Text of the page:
Over the line

GSoC - Weekly update 3 and 4

~4 min read in opensource

Here is what I have been doing the last two weeks.

Work on packages

I ran gem2rpm on all gems and saved their specs in a tmp folder so that I can easily modify them later. I intend to split them in categories according to the bundled gems in GitLab's Gemfile that are needed for production. Below are some gems that are either almost ready for Bugzilla or submitted. There are a dozen more that I work with but haven't pushed any changes to github. Will do soon.


Not yet submitted to BZ as it needs nokogiri 1.6.0 whereas in Fedora we still have 1.5.9. Will have to talk to the maintainer of nokogiri for an update.


Submitted in Bugzilla. This is a tricky one as per the package guidelines, as it ships with some javascript files that are distributed from Twitter bootstrap, which are considered a bundle. And if you don't already know it, bundling is prohibited by the packaging guidelines. You can follow the discussion in the Bugzilla. There is also an interesting discussion going on in packaging ML, about web Assets/JavaScript guidelines and are proposed some drafts. This could probably alter the packaging structure of bootstrap-sass, but I don't expect it anytime soon.


Some tests are skipped because they require some gems not yet packaged for Fedora, but that is a little acceptable. This is a dependency of devise (see below). To be submitted soon.


Devise provides ready-made authentication and user management for rails applications. It is a very popular rack application among the rails community, so it'll be cool to get it into Fedora's repos :) Submission is on the way along with orm_adapter.

Gems and their versions in json format

As I've mentioned before, one of the main problems about packaging GitLab, is the version mismatch between GitLab, Fedora and upstream gems. I have added some more functions to my script and now it saves the gems with their corresponding version in a json format. There are three files: gitlab.json, fedora.json and upstream.json.

I haven't added a flag to those methods yet, so one has to run it through the python interpreter for now. Here's how:

  1. Install python-bugzilla and pkgwat.api if not already.
  2. git clone https://github.com/axilleas/gsoc.git && cd gsoc
  3. Start your python interpreter (I prefer ipython)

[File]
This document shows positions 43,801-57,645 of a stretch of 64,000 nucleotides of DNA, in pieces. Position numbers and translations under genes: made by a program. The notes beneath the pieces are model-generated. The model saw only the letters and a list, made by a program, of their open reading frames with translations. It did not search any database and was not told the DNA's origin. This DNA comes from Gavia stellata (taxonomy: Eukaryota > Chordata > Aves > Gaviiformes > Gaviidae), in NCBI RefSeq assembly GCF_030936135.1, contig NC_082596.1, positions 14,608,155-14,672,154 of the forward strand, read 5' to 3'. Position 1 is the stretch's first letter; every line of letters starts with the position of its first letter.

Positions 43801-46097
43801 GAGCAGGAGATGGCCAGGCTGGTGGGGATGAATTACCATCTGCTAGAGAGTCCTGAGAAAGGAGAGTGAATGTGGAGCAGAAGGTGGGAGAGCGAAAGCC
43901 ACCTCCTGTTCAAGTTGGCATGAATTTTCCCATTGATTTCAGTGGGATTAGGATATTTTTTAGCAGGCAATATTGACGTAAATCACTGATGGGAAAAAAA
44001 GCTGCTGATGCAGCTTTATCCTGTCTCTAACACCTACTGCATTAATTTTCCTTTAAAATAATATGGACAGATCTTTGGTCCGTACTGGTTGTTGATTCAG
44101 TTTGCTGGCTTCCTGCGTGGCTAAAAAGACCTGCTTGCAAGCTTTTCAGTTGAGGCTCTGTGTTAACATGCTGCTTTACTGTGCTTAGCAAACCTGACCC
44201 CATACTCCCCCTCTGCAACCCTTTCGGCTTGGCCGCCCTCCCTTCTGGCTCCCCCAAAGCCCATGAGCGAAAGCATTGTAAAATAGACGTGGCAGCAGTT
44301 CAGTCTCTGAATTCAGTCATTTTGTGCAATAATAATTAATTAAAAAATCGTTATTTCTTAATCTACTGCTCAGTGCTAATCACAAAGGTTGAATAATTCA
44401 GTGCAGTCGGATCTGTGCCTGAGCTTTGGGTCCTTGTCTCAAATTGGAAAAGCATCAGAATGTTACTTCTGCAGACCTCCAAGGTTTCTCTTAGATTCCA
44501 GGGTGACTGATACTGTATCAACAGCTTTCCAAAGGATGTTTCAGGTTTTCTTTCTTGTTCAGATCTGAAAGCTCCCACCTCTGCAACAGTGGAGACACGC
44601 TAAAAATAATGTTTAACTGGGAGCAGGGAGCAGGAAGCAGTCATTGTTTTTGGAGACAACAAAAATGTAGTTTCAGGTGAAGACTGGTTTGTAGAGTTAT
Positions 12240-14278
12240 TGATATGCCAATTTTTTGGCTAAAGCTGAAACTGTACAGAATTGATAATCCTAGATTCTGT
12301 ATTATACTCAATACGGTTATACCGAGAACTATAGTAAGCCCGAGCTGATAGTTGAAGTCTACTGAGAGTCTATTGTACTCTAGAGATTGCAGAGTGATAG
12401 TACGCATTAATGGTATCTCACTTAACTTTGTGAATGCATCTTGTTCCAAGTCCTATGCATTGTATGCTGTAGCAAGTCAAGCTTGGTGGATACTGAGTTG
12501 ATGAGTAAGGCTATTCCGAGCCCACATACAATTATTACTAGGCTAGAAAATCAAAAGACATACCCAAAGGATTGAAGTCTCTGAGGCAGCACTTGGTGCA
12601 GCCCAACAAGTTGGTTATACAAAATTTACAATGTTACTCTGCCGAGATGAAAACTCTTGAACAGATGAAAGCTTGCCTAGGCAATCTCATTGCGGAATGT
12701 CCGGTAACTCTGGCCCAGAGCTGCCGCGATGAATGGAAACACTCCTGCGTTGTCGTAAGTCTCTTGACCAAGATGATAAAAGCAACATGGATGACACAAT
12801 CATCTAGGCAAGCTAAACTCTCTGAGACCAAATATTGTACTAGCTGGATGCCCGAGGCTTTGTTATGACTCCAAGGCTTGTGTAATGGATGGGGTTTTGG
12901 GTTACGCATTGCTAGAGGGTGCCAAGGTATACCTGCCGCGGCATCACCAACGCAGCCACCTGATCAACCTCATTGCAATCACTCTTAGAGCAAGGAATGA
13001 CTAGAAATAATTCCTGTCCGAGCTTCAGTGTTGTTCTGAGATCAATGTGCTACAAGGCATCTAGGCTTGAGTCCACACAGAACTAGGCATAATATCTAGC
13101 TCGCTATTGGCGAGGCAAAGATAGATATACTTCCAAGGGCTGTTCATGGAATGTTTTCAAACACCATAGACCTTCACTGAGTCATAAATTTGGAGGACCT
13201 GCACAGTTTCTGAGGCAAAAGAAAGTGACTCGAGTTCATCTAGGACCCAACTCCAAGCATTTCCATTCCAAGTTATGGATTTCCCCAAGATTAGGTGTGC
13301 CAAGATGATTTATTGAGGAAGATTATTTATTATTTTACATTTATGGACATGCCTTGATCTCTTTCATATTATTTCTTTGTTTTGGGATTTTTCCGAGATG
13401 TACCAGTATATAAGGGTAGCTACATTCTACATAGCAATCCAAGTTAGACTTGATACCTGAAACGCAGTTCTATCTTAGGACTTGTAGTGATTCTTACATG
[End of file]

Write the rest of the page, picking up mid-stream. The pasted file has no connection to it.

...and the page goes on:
4. import gemfile as g
  5. dicts = g.populate_dicts()
  6. [gitlab, fedora, upstream] = dicts

It will take a couple of minutes since it uses pkgwat.api to query the Fedora database for the gems in Rawhide, and rubygems.org for the upstream versions. dicts is a tuple containing all three dictionaries. With the last command we unpacked the dictionaries of the tuple. So now calling gitlab, you have the gitlab dictionary and so on.

Note: All methods are called using the runtime gems of the current version of GitLab, which are 143 for now. According to those gems we then search the Fedora package database and quering rubygems.org's API.

Version table in wiki

There is now a table in the wiki for an easy reference about the versions of gems. Where you see None it means it hasn't been packaged for Fedora yet. This is now automatically accomplished by running the script.

Further below is a list of the gems to be packaged. Those that are submitted to Bugzilla are accompanied with a link to their review. I am working on automating this process, it should be something similar to how the wiki table is generated.

Also, I modified the output a little bit to be more readable. For example:

Gitlab runtime gems  :  143
Gems in Fedora repos :  380
Common gems          :  64
To be packaged       :  79
Pending review in BZ :  11
When BZ go in repos  :  68

Fedora will have 20.79 % more ruby packages, that is 459 gems in total.

Init repository

I have created a repository at fedorapeople.org to start populating it with packages I build, but take a long time to get to Fedora repos. This should be a good chance to test the packages they make it to Rawhide.

Most gems come with a bundled test suite. Running tests during gem packaging can sometimes be cumbersome but it is the only way to test that the gem really works, at least according to the suite. To my experience, getting the tests run requires a big amount of your time during package building, so in this test repo expect to find many packages without their tests run. At least this is going to be the case at the beginning.

Rubygem packaging article

Half done, nothing commited yet, I have everything local. This takes more time than I expected, as I want it to be easily understandable by people that don't have a clue, but also a good guide for more experienced users. I am rather picky and I read what I write many times, so yeah, this is going to take longer to finish.

TODO next week

  • Categorize gems according to their dependencies.
  • Submit 5-10 more gems.
  • Deploy GitLab on a Fedora server and test with some packaged gems. This is going to hit me hard I feel it :p
  • Maybe write an unofficial guide of how to install GitLab in Fedora, haven't checked if there is a guide out in the internets.